Sometimes when I read a short story or an article for school that I enjoy, I include it in my reading numbers. It only happens from time to time, but there was something in this short piece by Ursula K. Le Guin that caught my eye. It is called "The Ones that Walk Away from Omelas". A very short little story, I believe it is part of a larger collection, but I am reading it online. I had to read for my fantasy English class, and I am glad that I did.
It is about a town called Omelas, a what would appear to be Utopian town. The people are always merry, they do not have any of what people in our society call "sins", and generally live in harmony with one another. The horses were happy to race, the race is one of the scenes that the author uses to show the tranquility of the people. There is no King, it seems to be a town of such perfection that the people are able to get by without leadership. They have no need to rebell. They do not have slaves and they are not barbaric, they are also not simple people. They have the things that they need to get by.
Le Guin has the narrator compare this society to ours, saying that we can not understand it because we look on happiness as stupid. There is one good quote in this piece that I feel I must point out. At one point the narrator says "... to praise despair is to condemn delight, to embrace violence is to lose hold of everything else." Isn't that just so true, though? Especially in this society where wars are fight, people are killed, lives are destroyed. We truly do not know what it is to be happy.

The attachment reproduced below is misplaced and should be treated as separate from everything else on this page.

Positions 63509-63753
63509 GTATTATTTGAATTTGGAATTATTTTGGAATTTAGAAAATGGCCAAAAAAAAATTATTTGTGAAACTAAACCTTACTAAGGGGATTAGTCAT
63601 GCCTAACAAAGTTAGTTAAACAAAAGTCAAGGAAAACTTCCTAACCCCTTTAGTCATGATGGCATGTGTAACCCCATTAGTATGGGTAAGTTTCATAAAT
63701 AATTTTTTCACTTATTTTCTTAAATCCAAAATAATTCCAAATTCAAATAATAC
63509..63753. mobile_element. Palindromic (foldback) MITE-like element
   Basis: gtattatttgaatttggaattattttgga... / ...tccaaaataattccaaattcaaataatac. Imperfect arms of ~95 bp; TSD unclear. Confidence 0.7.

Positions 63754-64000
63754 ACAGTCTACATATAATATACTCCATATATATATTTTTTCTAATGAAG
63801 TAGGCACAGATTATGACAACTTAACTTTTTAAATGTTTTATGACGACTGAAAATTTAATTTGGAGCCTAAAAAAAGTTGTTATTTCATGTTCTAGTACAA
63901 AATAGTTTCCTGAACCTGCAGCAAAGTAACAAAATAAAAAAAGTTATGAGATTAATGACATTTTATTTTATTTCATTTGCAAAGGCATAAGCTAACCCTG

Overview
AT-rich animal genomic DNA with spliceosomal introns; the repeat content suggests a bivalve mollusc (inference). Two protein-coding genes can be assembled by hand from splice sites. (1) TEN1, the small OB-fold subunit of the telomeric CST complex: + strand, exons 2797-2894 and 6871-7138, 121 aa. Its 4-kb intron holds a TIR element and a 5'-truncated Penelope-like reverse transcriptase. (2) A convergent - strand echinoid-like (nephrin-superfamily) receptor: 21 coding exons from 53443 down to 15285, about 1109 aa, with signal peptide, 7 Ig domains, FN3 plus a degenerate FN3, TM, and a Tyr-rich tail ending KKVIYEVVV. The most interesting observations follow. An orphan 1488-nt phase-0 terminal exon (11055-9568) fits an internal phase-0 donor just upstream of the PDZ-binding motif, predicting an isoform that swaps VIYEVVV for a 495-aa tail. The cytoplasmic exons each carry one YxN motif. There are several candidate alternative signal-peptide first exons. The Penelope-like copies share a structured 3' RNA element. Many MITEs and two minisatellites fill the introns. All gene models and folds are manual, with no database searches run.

Even in this perfect society, though, there is still what we would deem inperfection. In order for this society to stay as it is a six-year-old child is treated cruelly. In return for the perservation of many, one child is forced to live without a cruel word. Even the most perfect has its secrets.